Peony is a Chinese bondmaid sold in childhood to the Ezra household to serve their only son David. They grow up together and develop a mutual bond. Within the Ezra household, the husband is easy going and loves the Chinese way of life and is grateful for the kindness shown to him and his by the Chinese, while the wife is a strong-willed woman whose sole aim in life is to uphold the Jewish Law and traditions. But Peony is witty enough to understand there’s no future for her love for David. In order to be able to stay near him, she devises a scheme for David to wed a beautiful Chinese woman, even knowing that her subterfuge would derail Madam Ezra’s plan to get David married to a traditional Jewish girl. From here the plot thickens until the climax is reached, when an incident forces David, now married with children but still struggling with restlessness, to reveal his true feelings for Peony, which ironically leaves her no choice but to seek refuge in a nunnery.

Buck writes with a simple and candid style, but what really stands out is the intensity and depth of emotions she succeeds in painting – it literally holds the readers’ breath! I think she writes with great sympathy about the dilemma of the diminishing Jewish community in China who tried futilely to resist assimilation into their foreign host country who showed them kindness and tolerance while the rest of the world continued to persecute them.

It was inevitable, when people were kind and just to one another, that the walls between them fell and they became one humanity.

There is an Afterword by Wendy R. Abraham, who is a scholar of the history of the Jewish descendants of Kaifeng. She attests to the authenticity of the historical background of the novel. Some interesting tidbits in the Afterword:

The actual history of the Jews’ presence in China dates back at least to the 8th century.
The first Jewish synagogue in Kaifeng dates to 1163 (the Southern Song Dynasty).

I’m giving this novel 4.3 stars.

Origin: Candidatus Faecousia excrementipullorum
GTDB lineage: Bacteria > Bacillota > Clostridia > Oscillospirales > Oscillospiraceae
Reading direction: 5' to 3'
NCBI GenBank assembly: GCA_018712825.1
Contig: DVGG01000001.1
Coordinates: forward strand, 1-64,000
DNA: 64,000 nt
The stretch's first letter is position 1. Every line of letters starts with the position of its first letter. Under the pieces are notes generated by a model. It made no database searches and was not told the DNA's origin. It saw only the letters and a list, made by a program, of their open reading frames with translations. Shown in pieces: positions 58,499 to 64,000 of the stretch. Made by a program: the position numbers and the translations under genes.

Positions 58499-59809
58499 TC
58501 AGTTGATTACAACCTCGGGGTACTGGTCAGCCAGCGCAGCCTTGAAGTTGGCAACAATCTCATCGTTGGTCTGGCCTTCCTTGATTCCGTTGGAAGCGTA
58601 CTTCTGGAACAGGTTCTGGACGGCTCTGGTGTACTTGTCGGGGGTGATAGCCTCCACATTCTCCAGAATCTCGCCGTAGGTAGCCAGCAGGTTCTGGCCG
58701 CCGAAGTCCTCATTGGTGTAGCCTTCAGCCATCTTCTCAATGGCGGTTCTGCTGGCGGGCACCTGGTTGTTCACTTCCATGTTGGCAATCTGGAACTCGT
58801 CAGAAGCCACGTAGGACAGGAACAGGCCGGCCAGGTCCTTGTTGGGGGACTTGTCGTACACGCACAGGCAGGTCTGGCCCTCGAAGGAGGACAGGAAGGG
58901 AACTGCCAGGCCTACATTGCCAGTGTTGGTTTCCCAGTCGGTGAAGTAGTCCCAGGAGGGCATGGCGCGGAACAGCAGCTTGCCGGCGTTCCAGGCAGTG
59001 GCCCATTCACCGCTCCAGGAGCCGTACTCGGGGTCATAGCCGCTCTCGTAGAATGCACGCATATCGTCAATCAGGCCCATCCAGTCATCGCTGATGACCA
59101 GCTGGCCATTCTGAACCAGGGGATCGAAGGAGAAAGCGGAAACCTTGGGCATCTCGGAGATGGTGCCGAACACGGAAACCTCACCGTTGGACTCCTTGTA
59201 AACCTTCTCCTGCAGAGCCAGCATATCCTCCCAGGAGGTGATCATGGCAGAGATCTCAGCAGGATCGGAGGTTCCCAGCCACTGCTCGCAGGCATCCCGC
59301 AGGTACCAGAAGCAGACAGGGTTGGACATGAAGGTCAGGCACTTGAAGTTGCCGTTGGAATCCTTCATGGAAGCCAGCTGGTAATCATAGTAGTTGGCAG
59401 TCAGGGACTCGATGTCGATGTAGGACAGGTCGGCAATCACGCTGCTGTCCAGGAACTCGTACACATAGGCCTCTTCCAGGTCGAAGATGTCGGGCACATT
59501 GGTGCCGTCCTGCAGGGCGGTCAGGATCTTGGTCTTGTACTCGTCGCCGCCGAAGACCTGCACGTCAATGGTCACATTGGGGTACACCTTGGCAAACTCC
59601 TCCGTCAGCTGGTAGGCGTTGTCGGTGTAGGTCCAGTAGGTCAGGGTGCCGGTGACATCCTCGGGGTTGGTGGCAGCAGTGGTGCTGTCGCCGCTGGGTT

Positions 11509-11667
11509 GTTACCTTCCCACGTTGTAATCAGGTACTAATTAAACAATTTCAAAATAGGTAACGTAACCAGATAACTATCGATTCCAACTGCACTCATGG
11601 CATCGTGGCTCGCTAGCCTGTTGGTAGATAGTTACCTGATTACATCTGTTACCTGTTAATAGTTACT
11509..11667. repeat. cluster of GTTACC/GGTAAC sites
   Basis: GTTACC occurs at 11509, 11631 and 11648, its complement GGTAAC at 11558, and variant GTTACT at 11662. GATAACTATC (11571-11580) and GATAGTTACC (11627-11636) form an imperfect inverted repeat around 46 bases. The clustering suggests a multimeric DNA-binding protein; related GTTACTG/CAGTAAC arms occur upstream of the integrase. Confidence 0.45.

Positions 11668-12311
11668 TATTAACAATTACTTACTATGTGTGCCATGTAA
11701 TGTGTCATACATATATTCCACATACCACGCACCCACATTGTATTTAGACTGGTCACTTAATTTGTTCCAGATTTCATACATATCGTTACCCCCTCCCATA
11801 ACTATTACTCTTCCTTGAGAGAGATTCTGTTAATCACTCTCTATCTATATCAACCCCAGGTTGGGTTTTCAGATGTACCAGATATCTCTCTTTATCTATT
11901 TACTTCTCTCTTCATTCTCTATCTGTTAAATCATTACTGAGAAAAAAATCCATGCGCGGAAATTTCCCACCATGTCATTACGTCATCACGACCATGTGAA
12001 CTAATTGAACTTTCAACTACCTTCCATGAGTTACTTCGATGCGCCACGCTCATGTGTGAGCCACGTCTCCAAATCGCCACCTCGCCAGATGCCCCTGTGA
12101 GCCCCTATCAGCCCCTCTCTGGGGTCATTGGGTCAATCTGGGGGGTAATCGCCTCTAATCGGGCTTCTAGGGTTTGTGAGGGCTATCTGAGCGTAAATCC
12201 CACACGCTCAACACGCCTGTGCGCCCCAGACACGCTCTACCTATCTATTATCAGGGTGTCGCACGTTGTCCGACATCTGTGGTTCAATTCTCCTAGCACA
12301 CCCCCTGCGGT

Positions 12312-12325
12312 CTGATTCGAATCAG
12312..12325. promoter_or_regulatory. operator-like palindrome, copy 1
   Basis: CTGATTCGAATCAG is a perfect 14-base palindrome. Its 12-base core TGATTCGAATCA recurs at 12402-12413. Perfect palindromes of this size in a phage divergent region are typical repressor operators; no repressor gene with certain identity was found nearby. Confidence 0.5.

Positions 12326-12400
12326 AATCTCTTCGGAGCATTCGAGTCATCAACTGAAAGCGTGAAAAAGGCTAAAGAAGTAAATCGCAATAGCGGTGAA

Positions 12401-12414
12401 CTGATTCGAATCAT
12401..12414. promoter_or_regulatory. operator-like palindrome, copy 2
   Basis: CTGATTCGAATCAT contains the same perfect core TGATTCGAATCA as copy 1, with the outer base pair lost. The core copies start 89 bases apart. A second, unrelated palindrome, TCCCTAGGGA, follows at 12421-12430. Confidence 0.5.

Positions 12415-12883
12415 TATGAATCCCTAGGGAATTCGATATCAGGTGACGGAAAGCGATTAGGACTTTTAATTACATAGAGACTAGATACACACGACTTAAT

Friday, January 12, 2018

The Green Phoenix Shortlisted for the Award of the Asian Books Blog Book of the Year of the Rooster

It is truly an honor for "The Green Phoenix" to be shortlisted for the award of the Asian Books Blog Book of the Year of the Rooster. I'm thrilled to be in the great company of writers whose works are Asia-themed. The literary award is a tribute to books of particular interest in, or especially relevant to, Asia.

For the full shortlist, please go to:

Asian Books Blog Book of the Year of the Rooster

Saturday, January 6, 2018

Book Review - "The Remains of the Day" by Kazuo Ishiguro

I loved the way the author uses a deliberate old-style (you may even call it “stilted”) English voice in telling a bittersweet life story of an old-time English butler who is constantly struggling (but not admitting the struggle) between loyalty to his profession and his heart’s true feelings.

After closing the book, one thought has been hovering in my mind: did the author mean this to be a nuanced satire of certain old English ways and values, or is the novel simply an honest and sympathetic account of the life of one stiff-upper-lipped English butler who sacrifices his emotional life for what he regards as his ideal of being a truly professional butler, which literally means putting his master’s interests before anything else?

Perhaps it is a blending of both. One thing that grates me, though, is the seemingly blatant callousness that the protagonist exhibits, especially in the incident of his father’s dying hour.

I’m giving the book 3.7 stars.